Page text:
[5] The fasts which gave rise to the plaintiff's suit are as follows : The plaintiff was confirmed as a Sub-Inspector of Police in the Province of Bombay in July 1940. On 1st January 1943, ho was posted to the Military Lines Police-Station, Poona Cantonment. One of the executive officers of the Cantonment wrote a letter on 25th January 1943, to the Police Sub-Inspector, Poona Cantonment, stating that hand cart gambling was going on in the Cantonment area. At 7-25 p. m. on 3rd February 1933, a telephone message was sent from Wanowri police-station to the Military Lines police-station. The message was taken down in the telephone book maintained at the Military Lines police station by police constable, M.H. Moray. It was taken down both in Marathi and in English. The original message appears to have been communicated in and taken down in Marathi. The message, translated in English, was to the following effect :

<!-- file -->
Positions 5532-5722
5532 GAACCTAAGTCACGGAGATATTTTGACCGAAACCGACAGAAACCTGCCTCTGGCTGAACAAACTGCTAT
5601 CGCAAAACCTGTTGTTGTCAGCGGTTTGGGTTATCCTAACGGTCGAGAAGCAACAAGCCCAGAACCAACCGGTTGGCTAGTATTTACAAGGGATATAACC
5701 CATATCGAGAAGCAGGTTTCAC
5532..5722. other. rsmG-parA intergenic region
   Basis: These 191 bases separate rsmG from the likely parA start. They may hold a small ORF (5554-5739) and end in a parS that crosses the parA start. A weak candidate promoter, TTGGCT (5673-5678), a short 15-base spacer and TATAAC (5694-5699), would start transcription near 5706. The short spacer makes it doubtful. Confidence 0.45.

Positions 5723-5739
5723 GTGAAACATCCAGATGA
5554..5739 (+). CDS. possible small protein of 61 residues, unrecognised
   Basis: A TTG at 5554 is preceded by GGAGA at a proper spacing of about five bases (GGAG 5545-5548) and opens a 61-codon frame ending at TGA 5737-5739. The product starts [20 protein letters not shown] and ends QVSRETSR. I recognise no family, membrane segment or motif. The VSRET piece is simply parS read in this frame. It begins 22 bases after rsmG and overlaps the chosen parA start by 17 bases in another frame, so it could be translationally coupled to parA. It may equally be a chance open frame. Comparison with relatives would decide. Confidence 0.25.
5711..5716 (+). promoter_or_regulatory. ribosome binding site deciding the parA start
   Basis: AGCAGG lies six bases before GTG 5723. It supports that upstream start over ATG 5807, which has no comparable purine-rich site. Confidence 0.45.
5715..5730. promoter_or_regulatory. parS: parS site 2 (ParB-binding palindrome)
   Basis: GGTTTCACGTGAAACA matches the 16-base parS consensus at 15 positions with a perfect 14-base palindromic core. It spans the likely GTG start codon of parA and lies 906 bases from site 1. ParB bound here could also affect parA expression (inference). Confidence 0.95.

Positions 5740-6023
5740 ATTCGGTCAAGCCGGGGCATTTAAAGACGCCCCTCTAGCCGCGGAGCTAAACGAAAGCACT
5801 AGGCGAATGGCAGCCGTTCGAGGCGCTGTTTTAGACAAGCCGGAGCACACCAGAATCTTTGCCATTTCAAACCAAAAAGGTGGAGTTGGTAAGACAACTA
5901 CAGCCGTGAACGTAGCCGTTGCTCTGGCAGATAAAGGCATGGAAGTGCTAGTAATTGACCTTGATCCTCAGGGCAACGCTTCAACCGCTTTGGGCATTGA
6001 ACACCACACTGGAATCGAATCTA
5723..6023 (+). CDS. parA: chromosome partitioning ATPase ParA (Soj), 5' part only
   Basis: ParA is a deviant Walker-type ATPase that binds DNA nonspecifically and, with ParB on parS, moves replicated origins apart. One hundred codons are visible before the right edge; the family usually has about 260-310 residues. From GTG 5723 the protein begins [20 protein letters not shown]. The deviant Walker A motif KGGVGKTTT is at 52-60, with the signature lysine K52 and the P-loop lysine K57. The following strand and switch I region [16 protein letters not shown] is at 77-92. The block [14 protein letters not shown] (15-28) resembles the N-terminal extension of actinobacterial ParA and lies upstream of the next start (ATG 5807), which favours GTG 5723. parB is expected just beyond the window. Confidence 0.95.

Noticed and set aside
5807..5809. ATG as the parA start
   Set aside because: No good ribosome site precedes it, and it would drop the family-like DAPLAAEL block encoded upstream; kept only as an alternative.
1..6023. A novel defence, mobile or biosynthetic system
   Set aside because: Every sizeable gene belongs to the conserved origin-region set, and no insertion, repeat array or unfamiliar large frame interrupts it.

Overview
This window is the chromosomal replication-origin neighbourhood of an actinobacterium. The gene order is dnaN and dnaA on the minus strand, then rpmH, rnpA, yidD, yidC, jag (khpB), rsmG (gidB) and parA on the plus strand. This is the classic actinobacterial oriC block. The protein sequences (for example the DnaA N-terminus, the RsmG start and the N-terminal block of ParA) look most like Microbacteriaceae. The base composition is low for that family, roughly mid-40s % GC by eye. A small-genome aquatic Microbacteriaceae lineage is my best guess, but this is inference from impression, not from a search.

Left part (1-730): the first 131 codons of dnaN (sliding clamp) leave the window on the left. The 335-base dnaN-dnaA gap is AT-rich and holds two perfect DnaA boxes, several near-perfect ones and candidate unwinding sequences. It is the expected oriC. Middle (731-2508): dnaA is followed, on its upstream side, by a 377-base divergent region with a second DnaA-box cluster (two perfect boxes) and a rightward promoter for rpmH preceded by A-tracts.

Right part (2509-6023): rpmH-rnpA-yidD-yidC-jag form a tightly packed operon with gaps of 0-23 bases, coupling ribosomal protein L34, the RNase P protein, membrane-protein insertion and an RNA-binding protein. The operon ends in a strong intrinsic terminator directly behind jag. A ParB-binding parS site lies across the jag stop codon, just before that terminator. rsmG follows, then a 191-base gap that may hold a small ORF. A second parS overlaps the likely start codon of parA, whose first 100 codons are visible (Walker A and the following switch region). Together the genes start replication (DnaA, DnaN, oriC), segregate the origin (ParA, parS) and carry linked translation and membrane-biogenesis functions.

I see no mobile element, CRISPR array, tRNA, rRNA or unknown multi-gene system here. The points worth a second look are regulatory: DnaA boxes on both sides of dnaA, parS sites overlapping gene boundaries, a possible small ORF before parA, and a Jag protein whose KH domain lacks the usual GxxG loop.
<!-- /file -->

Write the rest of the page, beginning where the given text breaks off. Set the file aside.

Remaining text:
"7-25 P.M. Duty Constable Phalke, phoned from Wanowri Chowki that 'maramari' is going on between Civil and Military people, near Wanowri Chowki. Send people urgently for help.". (See exhibit 48.) Mr. M.H. Moray, who took down the message, conveyed information regarding it immediately to the Sub-Inspector and Police Inspector. It is the case of the plaintiff that he sent out half a dozen constables to Wanowri immediately on receiving information of the incident from the message which was communicated by Phalke from Wanowri and that he went down to the spot personally also. He found that it was only & drunken brawl, that the quarrelling people had already dispersed, that none was injured and that no property was lost or damaged. It is contended that the Military police and Inspector Thornber, who had also arrived at Wanowri, were satisfied that nothing serious had happened. It is the case of the plaintiff that as nothing requiring notice or action had happened, no note wa3 made about the incident in the Station Diary or in the Personal Diary of the plaintiff. It is submitted further that, in the circumstances, no question of making any entry about an offence in any register relating to cognizable or non cognizable offences arose. Nothing happened thereafter till 31st August 1948. On 31st August 1943, a conference was held at Poona in the office, of the District Superintendent of Police between the Inspector-General of Police, the District Superintendent of Police and the Assistant Superintendent of Police (Mr. Moray). That conference was held in connection with the alleged complicity of certain police officers with the activities of the gamblers in the Forma Cantonment. An impression was current that the gamblers in the Poona Cantonment area were paying bush money to certain police officers so that no action might be taken against them. At the conference, it was thought that some junior police-officer might be persuaded to come out with true information regarding the alleged connection of the police with the gamblers. Accordingly Mr. P. W. Chitnis, Sub-Inspector, Poona Cantonment, was selected to give information and was tendered pardon. He was persuaded to give out full particulars of the alleged paid association of the police-officers with the gamblers. He made a statement at the above mentioned conference containing allegations against certain police-officers who were in the habit of receiving money from gamblers in order to hush up instances of gambling. In that statement Mr. Chitnis disclosed names of certain police-officers. That statement was not produced during the trial of the suit. It was asked for by the plaintiff but privilege was claimed in respect of it, and the Court considered the statement privileged. As we have just pointed out that statement of Mr. Chitnis made at the conference of the above mentioned police officers on 31st August 1943, is said to have contained names of certain police officers. On the statement being made, the District Superintendent of Police, Poona. asked the Assistant Superintendent of Police. Mr. Moray, to make a preliminary enquiry in the matter of the alleged complicity of certain police-officers with the activities of the gamblers. The enquiry was directed to be made against certain police officers. Accordingly a preliminary enquiry was conducted by Mr. Moray at his own residence. On 4th September 1913, the plaintiff received a letter from the District Superintendent of Police, Poona, at 2 O'clock in the afternoon, asking him to hand over the charge of the Military Lines police-station, Poona Cantonment, to one Mr. Mohan. By that letter the plaintiff was directed to leave Police before 2 O'clock the same evening and proceed to Jejuri, a place about thirty miles away from Poona. The order of transfer is exhibit 41 and reads :